[This article was first published by The Hill]
The forthcoming NATO summit to be held in Vilnius, Lithuania, next week will be consumed by the bizarre events that took place in Moscow and the faux mutiny or real miscalculation of Yevgeny Prigozhin, former caterer-in-chief to Russian President Vladimir Putin and, perhaps, still head of the Wagner Group.
It is still relatively unclear what happened except in general terms. It is entirely unclear in the West why and how the principals acted the way they did in what could have been a Hollywood thriller or satire.
Whether or not NATO will move more expeditiously to support Ukraine and invite it to join the alliance sooner than “when the time is right” remains to be seen. However, attention will center on that and on future policies and actions toward Russia. And because a more complete analysis of the Putin-Prigozhin love-hate relationship may be lacking, the alliance may be limited in the scope of actions it will take.
Lurking, however, is a matter that could dwarf this current fixation on Russia and Ukraine. NATO may have a ticking time bomb regarding Article 5, the foundation of the alliance. Article 5 states that the alliance will consider an attack on one as an attack on all. Obviously, the question would seem germane to Russia if the Ukraine war escalates. But it is broader than that.
Here is a bit of shock and awe. Could NATO find itself at war with China? Impossible and unimaginable? Perhaps not.
Consider a bit of history. In 1964, when North Vietnamese torpedo boats allegedly attacked U.S. Navy destroyers, and in 1982, when Argentina invaded the Falkland Islands and was at war with the United Kingdom, Article 5 did not apply. Article 5 applies only when members of NATO are attacked within the NATO guideline areas of North America and Europe. On Sept. 12, 2001, following al Qaeda’s downing of New York’s Twin Towers, NATO invoked, for the first and only time, Article 5.
NATO was now at war in Afghanistan. If NATO’s founding fathers had emerged from a time capsule, imagine their reaction. Instead of repelling a Soviet assault across the inner-German border, NATO would be fighting a counterterror and counterinsurgency campaign against an enemy that lacked an organized army in Afghanistan.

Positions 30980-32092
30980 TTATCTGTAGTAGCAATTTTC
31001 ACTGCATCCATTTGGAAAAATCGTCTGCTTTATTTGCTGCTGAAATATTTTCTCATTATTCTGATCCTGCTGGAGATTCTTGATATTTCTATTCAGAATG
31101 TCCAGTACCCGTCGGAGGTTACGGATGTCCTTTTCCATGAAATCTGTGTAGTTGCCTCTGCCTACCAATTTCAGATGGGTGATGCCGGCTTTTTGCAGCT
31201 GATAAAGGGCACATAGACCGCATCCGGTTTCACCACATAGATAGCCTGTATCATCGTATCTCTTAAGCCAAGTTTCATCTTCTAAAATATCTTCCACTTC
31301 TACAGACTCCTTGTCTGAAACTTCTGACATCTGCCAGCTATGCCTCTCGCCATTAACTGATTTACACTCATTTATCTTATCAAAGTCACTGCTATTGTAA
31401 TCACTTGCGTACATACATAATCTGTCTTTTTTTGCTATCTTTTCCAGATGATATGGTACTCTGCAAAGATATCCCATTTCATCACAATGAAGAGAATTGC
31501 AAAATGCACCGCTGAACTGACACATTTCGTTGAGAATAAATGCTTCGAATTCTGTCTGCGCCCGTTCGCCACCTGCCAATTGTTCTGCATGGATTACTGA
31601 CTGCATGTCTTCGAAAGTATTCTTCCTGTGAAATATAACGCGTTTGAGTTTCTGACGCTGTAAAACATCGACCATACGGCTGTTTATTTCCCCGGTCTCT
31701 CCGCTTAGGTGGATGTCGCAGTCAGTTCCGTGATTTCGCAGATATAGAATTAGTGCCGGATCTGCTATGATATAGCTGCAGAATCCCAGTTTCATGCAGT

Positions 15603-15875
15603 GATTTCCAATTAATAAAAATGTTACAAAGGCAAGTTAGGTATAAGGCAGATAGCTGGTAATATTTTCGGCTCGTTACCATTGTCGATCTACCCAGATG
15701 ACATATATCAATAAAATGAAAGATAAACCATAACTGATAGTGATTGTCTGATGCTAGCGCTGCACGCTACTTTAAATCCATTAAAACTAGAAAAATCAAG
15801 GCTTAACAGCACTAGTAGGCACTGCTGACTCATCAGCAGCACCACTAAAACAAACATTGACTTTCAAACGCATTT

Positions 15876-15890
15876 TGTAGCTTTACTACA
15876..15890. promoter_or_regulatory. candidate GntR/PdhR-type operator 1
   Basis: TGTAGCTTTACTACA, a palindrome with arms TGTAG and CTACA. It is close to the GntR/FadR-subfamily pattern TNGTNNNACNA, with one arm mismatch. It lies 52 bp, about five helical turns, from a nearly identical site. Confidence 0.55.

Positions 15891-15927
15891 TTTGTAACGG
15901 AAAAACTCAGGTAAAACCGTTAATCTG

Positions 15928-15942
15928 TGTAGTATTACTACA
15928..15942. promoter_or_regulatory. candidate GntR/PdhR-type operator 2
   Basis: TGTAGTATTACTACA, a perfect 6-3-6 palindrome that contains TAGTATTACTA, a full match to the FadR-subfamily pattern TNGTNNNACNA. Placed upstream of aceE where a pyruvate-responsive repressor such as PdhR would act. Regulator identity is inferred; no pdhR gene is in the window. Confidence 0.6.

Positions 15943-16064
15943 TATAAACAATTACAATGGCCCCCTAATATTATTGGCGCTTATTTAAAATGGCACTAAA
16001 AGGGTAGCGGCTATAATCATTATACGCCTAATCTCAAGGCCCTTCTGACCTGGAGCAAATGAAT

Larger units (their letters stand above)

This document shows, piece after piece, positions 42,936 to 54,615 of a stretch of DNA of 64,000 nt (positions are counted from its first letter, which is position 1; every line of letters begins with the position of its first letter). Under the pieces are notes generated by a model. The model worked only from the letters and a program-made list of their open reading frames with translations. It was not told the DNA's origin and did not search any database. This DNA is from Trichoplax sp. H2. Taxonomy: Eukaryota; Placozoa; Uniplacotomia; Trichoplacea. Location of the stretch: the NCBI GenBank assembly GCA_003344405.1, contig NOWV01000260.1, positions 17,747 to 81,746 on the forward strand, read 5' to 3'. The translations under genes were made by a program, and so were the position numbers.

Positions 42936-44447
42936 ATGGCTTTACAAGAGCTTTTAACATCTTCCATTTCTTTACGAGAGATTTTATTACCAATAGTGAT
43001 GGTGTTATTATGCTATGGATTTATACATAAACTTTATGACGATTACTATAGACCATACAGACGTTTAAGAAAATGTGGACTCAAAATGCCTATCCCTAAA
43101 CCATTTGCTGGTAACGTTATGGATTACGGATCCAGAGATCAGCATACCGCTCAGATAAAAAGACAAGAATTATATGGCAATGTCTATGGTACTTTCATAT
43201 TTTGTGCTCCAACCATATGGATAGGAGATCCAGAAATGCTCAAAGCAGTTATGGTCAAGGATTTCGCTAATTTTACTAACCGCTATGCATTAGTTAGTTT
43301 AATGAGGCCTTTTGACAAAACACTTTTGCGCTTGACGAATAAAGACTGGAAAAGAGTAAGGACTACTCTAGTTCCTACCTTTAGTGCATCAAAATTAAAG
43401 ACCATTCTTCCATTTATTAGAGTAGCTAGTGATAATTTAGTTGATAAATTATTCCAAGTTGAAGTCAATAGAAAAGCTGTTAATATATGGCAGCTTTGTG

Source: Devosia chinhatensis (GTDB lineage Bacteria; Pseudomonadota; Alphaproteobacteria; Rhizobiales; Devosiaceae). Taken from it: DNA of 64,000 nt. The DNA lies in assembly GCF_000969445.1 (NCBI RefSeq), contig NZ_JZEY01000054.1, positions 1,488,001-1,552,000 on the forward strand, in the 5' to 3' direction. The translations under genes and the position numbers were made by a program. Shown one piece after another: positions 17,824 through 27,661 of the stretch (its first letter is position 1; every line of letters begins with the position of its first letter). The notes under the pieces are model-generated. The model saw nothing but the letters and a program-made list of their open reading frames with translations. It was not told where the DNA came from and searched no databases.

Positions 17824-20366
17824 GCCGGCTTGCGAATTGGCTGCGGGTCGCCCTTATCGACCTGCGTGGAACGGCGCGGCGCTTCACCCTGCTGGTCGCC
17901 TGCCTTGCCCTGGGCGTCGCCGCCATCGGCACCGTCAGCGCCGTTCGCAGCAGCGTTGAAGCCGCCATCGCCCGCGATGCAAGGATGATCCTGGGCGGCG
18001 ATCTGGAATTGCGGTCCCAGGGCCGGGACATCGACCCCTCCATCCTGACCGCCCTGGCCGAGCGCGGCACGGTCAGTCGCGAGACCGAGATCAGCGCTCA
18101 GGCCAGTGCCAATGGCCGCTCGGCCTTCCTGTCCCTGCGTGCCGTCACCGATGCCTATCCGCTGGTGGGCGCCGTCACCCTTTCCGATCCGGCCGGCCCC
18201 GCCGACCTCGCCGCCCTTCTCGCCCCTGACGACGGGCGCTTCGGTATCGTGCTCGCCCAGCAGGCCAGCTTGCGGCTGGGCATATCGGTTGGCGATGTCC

How then might NATO be dragged into a war with China? Taiwan would be the possible cause célèbre. U.S. admirals and generals have publicly worried that within this decade, China could attempt a takeover of that island. Several war games held by Washington think tanks have used this scenario to examine likely outcomes. In each case, both the U.S. and China would suffer very heavy losses.
Suppose, however, that the scenario unfolded this way. In their thriller, “2034: A Novel of the Next World War,” Admiral James Stavridis, NATO’s former supreme allied commander in Europe, and award-winning author Elliot Ackerman, use an incident in which the U.S. Navy captures a Chinese electronic surveillance ship that over time escalates into a nuclear exchange. Penultimately, China destroys two major U.S. cities.
What would NATO do?
If this scenario seems over the top, here is one that might also trigger Article 5. China mounts a sea and air blockade around Taiwan and issues a no-fly or no-sail order within 50 miles of Taiwan. The U.S. sends two destroyers in a freedom of navigation exercise.
China’s navy orders the U.S. destroyers to reverse course. They do not. Warning shots are exchanged. That leads to further escalation. A Chinese warship is hit. Chinese fighter aircraft attack the U.S. warships. Two are shot down. One of the U.S. destroyers is badly damaged.
With tensions high, China launches missiles against Guam and Hawaii as a warning. The missiles fall into the ocean but close to land. The U.S. responds. Finally, as in the novel, China launches (in this case) a conventional missile strike on the continental U.S. against a missile silo. The silo is destroyed.
In both cases what does NATO do? Article 5 clearly applies. While no declaration of war has been made by the U.S. or China, a state of hostilities exists. The U.S. has not responded yet. But the U.S. has set Defense Condition 1, put its strategic forces on full alert and deployed all its strategic as well as non-strategic submarines from port.
The Vilnius agenda may be too crowded to consider the likelihood of such a scenario and the horrific prospect of NATO going to war with China. But that is not quite as preposterous as it sounds.
Dr. Harlan Ullman is Senior Advisor at Washington, DC’s Atlantic Council and the prime author of “shock and awe.” His twelfth book, The Fifth Horseman and the New MAD: How Massive Attacks of Disruption Became the Looming Existential Danger to a Divided Nation and the World at Large, is available at Amazon. He can be reached on Twitter @harlankullman.
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